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History of Hathras

Hathras is a comparatively small city in Uttar Pradesh, situated at the north-west of the state. In 1997, the then chief minister of the state announced the creation of a new district naming Mahamaya district comprising of some combined Tehsils of Aligarh, Mathura and Agra districts. Soon after the declaration of this new formation, the name Mahamaya was changed to Hathras. This city is 34 km far from Aligarh and 47 km far from Mathura.

Hathras has a nice blend of mythological, cultural and historical backdrop. This city is famously known as Braj ki dehri as it is situated on the lap of Brij region which phenomenally linked with the Hindu epic Mahabharata and some other mythological legends. As our mythology describes, the 84 km around Mathura was called Braj which was the field where lord Krishna used to take his cows for grazing. There is another legend telling the story of how the city was named after Hathras. According to Gokul Mahatm Chotoo Banmali, Lord Mahadev with her concort Devi Parvati were travelling to Braj Dhaam to visit little lord Krishna. Before reaching Braj, Goddes Parvati took a break at a place nearby to quench her thirst and to get some rest in the forest. Later on a temple of Devi Hathrasi was built at that place, thus the site was famously called Hathras.


The city has a long history of being occupied by some traditional Indian origin rulers to the latest colonial ruling till the time of Independence. But it is tough enough to draw a conclusion that exactly when the city was created or even who created the city; some ruins of forts, some Buddhist and Jain sculptures and other archaeological evidences vouch for the city’s historical legacies. It might be said that throughout the various periods Hathras had been ruled by the Kushanas, the Guptas, the Shungas, the Marathas, the Rajputas, the Moghuls, the Jaats and lastly by the British during the colonial period until 1947. And meanwhile, the region was ruled by the Sindhias for a short period. But it was from the reign of Jaat king Raja Bhoj Singh (1716) that the region came into historical prominence.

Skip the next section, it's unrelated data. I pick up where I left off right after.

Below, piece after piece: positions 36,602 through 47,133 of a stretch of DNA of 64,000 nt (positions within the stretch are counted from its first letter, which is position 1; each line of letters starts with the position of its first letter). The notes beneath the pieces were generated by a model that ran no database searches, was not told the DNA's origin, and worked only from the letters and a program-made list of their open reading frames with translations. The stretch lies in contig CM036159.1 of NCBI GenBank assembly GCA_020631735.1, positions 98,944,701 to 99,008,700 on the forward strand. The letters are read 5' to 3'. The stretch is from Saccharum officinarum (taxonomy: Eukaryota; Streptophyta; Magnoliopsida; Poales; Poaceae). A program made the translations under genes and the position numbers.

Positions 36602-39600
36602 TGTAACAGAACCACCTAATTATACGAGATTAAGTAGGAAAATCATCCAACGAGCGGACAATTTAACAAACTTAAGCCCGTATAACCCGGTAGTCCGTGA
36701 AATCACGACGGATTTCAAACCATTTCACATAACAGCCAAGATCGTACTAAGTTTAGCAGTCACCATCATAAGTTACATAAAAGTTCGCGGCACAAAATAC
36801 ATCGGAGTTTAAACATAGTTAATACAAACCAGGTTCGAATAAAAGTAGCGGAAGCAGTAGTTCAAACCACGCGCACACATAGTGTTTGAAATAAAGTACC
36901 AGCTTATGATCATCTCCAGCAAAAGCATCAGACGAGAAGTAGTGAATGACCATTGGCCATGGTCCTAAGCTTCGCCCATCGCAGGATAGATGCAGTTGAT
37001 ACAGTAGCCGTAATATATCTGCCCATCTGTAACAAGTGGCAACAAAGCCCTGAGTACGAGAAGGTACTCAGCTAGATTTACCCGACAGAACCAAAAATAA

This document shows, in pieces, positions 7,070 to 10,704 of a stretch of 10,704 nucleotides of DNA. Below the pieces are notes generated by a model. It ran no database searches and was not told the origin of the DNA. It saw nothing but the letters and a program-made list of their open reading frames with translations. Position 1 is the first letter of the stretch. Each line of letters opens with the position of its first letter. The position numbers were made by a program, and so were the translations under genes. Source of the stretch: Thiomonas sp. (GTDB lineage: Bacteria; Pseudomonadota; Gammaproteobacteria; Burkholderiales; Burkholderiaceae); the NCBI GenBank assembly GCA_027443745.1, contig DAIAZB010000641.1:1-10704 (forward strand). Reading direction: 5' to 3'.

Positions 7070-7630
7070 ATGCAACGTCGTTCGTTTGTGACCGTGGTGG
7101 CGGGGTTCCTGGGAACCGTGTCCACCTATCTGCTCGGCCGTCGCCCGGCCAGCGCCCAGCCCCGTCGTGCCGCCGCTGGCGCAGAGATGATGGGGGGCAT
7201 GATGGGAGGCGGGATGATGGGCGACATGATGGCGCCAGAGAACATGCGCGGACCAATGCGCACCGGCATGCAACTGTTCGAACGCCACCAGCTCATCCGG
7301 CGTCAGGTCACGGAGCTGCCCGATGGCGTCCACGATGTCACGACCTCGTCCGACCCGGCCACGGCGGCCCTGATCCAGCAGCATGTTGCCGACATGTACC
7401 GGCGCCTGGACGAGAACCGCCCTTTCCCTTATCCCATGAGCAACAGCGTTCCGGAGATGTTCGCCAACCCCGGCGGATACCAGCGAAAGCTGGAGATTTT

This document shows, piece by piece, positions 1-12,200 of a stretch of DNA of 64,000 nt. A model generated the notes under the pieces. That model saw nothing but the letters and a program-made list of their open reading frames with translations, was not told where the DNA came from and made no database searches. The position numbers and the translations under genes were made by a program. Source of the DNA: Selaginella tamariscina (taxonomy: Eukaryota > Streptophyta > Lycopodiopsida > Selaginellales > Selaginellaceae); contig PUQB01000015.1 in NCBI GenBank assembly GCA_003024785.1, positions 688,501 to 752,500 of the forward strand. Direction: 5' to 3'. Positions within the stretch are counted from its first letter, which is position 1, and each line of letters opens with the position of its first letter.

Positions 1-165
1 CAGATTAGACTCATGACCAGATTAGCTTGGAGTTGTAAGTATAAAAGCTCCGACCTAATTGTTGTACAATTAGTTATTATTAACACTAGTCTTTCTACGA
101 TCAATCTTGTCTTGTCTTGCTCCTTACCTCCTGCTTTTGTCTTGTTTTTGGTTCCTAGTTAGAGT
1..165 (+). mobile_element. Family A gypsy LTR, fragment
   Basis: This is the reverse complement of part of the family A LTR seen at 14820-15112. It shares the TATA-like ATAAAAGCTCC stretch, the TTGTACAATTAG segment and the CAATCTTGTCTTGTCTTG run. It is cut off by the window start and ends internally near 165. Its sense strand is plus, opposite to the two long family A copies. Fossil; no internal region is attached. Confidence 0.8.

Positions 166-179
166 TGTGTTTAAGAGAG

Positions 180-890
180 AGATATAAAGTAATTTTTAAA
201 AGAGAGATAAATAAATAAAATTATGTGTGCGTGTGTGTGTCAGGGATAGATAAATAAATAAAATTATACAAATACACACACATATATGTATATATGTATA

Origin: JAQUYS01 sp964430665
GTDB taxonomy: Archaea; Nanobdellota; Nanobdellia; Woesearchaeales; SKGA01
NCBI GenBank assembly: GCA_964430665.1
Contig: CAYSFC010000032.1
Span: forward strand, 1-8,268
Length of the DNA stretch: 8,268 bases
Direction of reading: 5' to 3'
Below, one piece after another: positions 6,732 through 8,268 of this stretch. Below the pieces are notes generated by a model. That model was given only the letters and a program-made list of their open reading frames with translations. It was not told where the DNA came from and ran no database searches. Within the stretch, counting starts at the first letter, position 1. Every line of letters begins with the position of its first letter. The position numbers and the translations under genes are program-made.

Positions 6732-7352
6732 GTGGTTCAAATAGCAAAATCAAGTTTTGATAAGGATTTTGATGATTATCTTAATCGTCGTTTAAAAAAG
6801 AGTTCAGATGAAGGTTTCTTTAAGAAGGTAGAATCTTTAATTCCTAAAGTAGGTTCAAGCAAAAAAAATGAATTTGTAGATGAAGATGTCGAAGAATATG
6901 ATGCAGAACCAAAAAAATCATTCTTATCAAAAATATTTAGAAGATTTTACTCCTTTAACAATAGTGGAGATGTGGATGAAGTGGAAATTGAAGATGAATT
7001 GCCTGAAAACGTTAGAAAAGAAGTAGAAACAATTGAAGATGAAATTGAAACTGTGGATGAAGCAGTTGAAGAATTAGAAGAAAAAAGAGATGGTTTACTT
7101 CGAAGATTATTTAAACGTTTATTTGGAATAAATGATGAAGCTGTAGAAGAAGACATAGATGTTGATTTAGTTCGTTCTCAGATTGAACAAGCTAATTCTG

Early History of Hathras

Raja Bhoj Singh, son of Raja Nandram successfully took the control over Hathras from the Rajputs. After his death his son Baran Singh was crowned and he was followed by his son raja Bhoori Singh. And the history of Hathras became salient from 1775, during the reign of raja Dayaram, son of raja Bhoori Singh. In 1784, raja Mahad Ji Sindhia of Sindhia clan started occupying the surrounding area of Hathas, raja Dayaram showed off his sense of diplomacy and settled with a pact with the Sindhias. In the meantime, from 1794 onwards, the British started becoming more powerful.

Their forwarding march let many provincial kings frowned upon. But raja Dayaram repudiated the urge of servility and remained free until 1817. In spite of showing sheer intrepidity, raja Dayaram was forced to quit his fort in March, 1817 after a terrifying war with the British force. And thus the end of a short yet glorious royal phase of Hathras happened. After becoming the part of the British rule, Dayaram’s son Govind Singh agreed to be content by being zamindaar of couple of villages. His descendent raja Mahendra Pratap Singh was a noble man who became a freedom fighter and struggled for national independence for more than 32 years. The present estate-king of Hathras is Raja Amar Pratap Singh.

Archaeological Significance of Hathras

The archaeological significance of Hathras is also estimable as it is wide resource hub of ancient ruins, sculptures and keepsakes. The city welcomes the curious visitors with the ruins of an ancient fort of raja Dayaram Singh. At this area a brown coloured vessel from Maurya period of 2nd century BC), Kushan period’s clay statue, “Sapta Matrikafalam” and some other remains were discovered/ excavated. The place is also home for some age old temples. Some important of them are, ‘Veereshwar Mahadev’ temple; it is the testimony of the fact that Shaiva and Nagavanshi Kshatriya rulers were prevalent here at a certain point of time.

One important feature of Hathras is that the place is famous for worshipping Balram ji. An ancient statue of Balram Ji which holds huge archaeological value and its remains are kept at the Mathura Museum. But the oldest statue in Hathras was found in the Jain temple of Nayaganj. The temple is an evidence of the Jain culture prevalent in this section from an ancient period. Another archaeologically significant temple in the city is the Bhadrakali temple of Sahpau.

Another famous place which is worshipped by numerous people is the grave of Sant Tulsi Sahab, the noted author of ‘Ghat Ramayana’ in Siyal, Qila Gate. Besides all these there are a couple of well-known temples situated in Hathras. These are, Dauji Maharaj ji temple, Chaubewale Mahadev temple, Bohrey wali devi temple, Hanuman ji temple, Gopeswar Mahadev temple, Chinta Haran temple, Shrinath ji, Masani Devi, Lord Varah temple. Besides all these, the archaeologists believe that there was an ancient fort at the place of the modern fort.

After the British took the control over Hathras and surrounding region, the economic importance of this place flourished in a very speedy manner. After independence the place might has lost its old economical charm as a whole, but the historical values are still quite discernible here.

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